Stanley Canyon and Reservoir
On a warm day in July of 2009 we failed to reach our destination of the Stanley Reservoir approaching from the east by the Airforce Academy. Nevertheless, we enjoyed the rigorous climb, partially shaded path and views during our 2 mile roundtrip. Though around 1000' higher, I found the Rampart Reservoir trail (approaching from the west) to be easier.
Difficulty: Moderate. 2 miles roundtrip. Trailhead elevation: 7,500', Stanley Reservoir elevation: 8865' (el. gain - 1,365'). The path starts out very easy then climbs quickly with a few tricky sections over slippery rocks and stream crossings. The last mile is easy through a meadow and woods.
Hours: The trail is open when the Academy is open to visitors: 8 a.m. - 6 p.m. (those with a military/govt. ID have access from 5 a.m. to sundown). Call the Visitor's Center ahead of time to see if there are any visiting restrictions for your hiking day: 719-333-2025. Each hiker will have to show their driver's license to the guard and may have their car searched.
Directions: From I-25 take the south entrance to the Airforce Academy (exit #150) and head west for 2 miles along S. Gate Blvd. Then turn left onto Pine Dr. and go 4 or 5 miles, past Community Center Dr. On your left will be a dirt road before the hospital and go less than a mile to the parking lot (below). Though there are 2 large lots, they can get full.
The path starts as an easy road at a gate between the two parking lots (on right - photo above). It doesn't take long before you can enjoy some views of the Academy grounds and plains to the east.
Signs mark the way (Stanley Canyon Trail 707 and Stanley Reservoir 707) before you get to the main trail.
Initially, when the path starts to climb, it's easy to get good footing. Then the path gets more narrow. The views improve toward the east and one side of the canyon starts to appear up ahead.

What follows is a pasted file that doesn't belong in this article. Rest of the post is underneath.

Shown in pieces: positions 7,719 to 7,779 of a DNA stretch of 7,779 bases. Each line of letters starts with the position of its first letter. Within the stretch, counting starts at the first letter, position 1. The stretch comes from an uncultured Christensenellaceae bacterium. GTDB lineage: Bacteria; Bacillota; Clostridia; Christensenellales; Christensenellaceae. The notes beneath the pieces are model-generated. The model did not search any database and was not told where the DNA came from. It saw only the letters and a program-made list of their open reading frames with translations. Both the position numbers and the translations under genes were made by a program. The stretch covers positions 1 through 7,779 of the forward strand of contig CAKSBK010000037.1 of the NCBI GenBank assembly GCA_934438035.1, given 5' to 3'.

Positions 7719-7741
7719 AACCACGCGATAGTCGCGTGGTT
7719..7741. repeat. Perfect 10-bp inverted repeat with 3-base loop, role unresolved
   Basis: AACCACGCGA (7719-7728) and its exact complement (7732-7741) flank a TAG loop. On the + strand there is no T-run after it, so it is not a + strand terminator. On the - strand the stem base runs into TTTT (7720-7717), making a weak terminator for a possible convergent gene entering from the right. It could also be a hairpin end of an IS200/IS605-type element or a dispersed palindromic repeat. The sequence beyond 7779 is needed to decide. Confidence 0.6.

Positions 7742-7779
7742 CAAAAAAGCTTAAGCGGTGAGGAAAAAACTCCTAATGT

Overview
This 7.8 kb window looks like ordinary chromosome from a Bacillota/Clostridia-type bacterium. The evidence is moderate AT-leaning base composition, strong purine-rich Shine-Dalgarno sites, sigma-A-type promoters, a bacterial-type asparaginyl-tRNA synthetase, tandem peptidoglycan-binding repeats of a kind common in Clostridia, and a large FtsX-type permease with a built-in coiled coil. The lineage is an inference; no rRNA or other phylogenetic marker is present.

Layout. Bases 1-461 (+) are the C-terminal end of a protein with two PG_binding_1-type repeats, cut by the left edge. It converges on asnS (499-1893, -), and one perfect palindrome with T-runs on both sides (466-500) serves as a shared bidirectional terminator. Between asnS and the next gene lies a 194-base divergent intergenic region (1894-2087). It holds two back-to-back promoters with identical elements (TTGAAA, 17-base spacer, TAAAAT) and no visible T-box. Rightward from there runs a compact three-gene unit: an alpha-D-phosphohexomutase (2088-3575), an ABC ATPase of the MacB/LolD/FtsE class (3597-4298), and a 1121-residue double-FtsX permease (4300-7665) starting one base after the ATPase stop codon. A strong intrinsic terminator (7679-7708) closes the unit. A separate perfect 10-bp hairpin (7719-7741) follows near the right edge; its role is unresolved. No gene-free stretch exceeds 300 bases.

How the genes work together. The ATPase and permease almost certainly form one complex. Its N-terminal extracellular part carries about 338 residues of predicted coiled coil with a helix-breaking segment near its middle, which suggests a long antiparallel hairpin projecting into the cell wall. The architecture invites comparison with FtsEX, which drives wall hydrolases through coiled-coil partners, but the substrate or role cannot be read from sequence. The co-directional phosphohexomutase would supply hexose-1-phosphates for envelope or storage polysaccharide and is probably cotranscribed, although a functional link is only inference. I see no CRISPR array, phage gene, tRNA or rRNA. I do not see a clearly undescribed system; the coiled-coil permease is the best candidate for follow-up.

I didn't like the trail in the photo below because we had to cross over long slanted sections of rock with a drop off to the left. Here's where carrying a child on your back can get a bit awkward, but we saw two other guys with child backpacks farther down the trail.
As we veered right into the canyon, we could hear water rushing far below. It was cooler in the shade and I saw a beautiful wildflowers here and there. I could breath easier as the climb became more gradual.
As the trail continues, it meets up with the stream. There are many small waterfalls to enjoy along the way. We stopped to eat by the stream and splash in the cool water.
There is a lovely waterfall in the distance on the left (lower left). Then we stopped, stumped by the seemingly impassable section ahead (lower right). You can either scale the sloping rocks that can be a bit slippery or you can wade through the river. I didn't want to get my boots wet and Greg wasn't sure about his balance with his load, so we turned around reluctantly. In the winter ice can be another hinderance along with higher water levels in the spring from snow melt.
At the time we didn't know that a meadow wasn't too far ahead. We had covered most of the difficult section in the first mile and if we had tackled a couple more hard areas, it would have been smooth sailing the rest of the way to Stanley Reservoir.
This is a popular trail with frequent hikers, but not so many that we felt crowded. I really enjoyed the scenery, but wasn't too excited about returning soon because of the somewhat difficult sections, though a hiking pole might help. I wouldn't recommend this trail for very young children.